A few January notes.
Bye bye, Trump
I woke up at 5:00 am on January 21 without an alarm and an hour and a half before my usual time to spill out of bed after another night of ragged sleep. I realized I was up in time to see Trump’s departure from the White House. I switched on my laptop and watched the helicopter take him to Joint Base Andrews where he excreted from the hole in his face his last lie-laden speech as president. When the plane with him and Be-Worst Melania aboard taxied the runway, I waved my hands to shoo the damn plane along. Fly, fly away, I urged. And when it did, I clapped and cried and felt a relief as expansive as the sky that held those small, small people.
I’m taking Anne Liu Kellor’s Hugo House class Shapeshifting: Reading and Writing the Mixed-Race Experience. I think the readings, prompts, and discussions will help me access thoughts, emotions, and memories for an essay project I’ve begun on family, identity, and heritage. So far, I keep finding my way back to the events that I fictionalized in Living Color: Angie Rubio Stories as if I’ve exhausted my supply of memories ripe for literary exploitation. But over the next eight weeks, I’m hoping to dig deeper to discover whatever skeletons and shapeshifters still lay secreted in my brown girl psyche. You can find information on Anne’s workshop offerings here.
Living Color still living
My book is officially last year’s news, even though it’s only four months old. I suppose in book years, it’s middle-aged by now. Yet, in the spirit of the motto of book publicists (which includes writers of books) that “every day is book marketing day,” here’s my friendly exhortation to please buy, read, review, and share Living Color: Angie Rubio Stories. And a reminder to those who already have the book, if you would like an Angie Rubio themed notepad, drop me a note with your mailing address.
La búsqueda sigue
Yes, I’m still trying to splutter my way to a reasonable level of conversational fluency in Spanish. I practice conversation and grammar with online tutors several times a week. Sometimes I do okay and other times I utterly fail, my mind suddenly erased of all the Spanish I’ve stored for years, apparently in vain, in the crannies of my cerebrum. I listen to a Spanish podcast every morning for about an hour and half, rotating among a variety of podcasters based in Spain, Colombia, or Mexico. My recent favorite is How To Spanish hosted by a young Mexican couple named Ana and David who converse about Mexican culture. I listened to an episode about the band Café Tacvba, which is featured in Rompan Todo: La historia del rock en América Latina, the fascinating documentary series I recently watched about the evolution of rock in Latin America. I also enjoyed an episode about the Mexican singer Natalia Lafourcade whom I was familiar with but learned more about with respect to her musical education and her commitment to social justice issues. The most interesting episode to me so far has been the one about the Latin American “boom” writers that included Carlos Fuentes, Gabriel Garcia Marquez, Julio Cortazar, and Jorge Luis Borges, all of whom I read many years ago in a Latin American Literature class. What I didn’t learn about until this podcast was the life and work of Elena Garro, wife of Nobelist Octavio Paz, famous for his Labyrinth of Solitude, a marked-up copy of which has lived on my shelf since the 70s. Garro’s work had been disappeared from Mexican culture for many years while she herself exiled in Paris. I ordered one of her books in translation and will also be reading this one: Uncivil Wars: Elena Garro, Octavio Paz, and the Battle for Cultural Memory. Anyway, listening to these podcasts introduces cool vocabulary such as auge, which means boom!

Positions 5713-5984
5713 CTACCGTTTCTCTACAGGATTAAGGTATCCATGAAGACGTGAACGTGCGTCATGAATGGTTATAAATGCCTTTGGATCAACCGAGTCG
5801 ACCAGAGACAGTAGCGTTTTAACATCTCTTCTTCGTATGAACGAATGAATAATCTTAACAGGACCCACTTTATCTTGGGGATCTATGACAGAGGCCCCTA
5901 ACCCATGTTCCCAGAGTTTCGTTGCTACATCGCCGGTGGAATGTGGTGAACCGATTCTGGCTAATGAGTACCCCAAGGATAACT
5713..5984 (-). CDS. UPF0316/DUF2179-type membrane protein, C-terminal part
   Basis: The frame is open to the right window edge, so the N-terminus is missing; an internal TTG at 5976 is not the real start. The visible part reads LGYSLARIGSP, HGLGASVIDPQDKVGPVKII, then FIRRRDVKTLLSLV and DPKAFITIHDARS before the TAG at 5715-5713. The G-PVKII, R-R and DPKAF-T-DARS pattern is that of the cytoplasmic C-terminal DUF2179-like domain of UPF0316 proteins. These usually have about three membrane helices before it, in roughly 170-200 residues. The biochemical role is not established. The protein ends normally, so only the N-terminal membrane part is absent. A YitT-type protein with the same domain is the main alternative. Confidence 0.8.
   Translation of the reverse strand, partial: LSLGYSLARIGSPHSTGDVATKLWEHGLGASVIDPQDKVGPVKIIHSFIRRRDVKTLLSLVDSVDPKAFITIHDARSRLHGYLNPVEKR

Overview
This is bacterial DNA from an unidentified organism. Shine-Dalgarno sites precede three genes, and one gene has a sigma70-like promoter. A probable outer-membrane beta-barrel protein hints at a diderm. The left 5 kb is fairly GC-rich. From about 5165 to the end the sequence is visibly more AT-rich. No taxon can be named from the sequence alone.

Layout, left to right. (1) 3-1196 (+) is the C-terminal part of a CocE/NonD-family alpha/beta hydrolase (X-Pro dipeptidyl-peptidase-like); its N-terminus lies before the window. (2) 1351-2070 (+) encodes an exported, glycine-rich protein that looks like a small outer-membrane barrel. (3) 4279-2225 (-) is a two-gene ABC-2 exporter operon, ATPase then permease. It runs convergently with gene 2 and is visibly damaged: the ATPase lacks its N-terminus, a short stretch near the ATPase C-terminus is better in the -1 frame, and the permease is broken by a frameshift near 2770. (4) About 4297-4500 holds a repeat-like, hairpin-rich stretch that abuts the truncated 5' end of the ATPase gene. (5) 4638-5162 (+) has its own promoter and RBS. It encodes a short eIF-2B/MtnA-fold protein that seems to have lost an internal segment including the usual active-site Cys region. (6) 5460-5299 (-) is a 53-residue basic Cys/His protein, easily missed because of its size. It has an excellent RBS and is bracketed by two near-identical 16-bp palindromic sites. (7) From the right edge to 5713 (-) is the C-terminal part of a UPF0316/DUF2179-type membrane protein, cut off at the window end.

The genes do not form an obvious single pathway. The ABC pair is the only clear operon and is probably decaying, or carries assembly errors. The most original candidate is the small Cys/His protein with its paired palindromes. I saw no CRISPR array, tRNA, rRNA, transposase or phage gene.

Another year gone, a new one upon us in “this carousel of time”
I end this post as I did last month with a video of Ilio. This one is called Circle after Joni Mitchell’s “The Circle Game” – Yesterday a child came out to wonder… and the seasons they go round and round…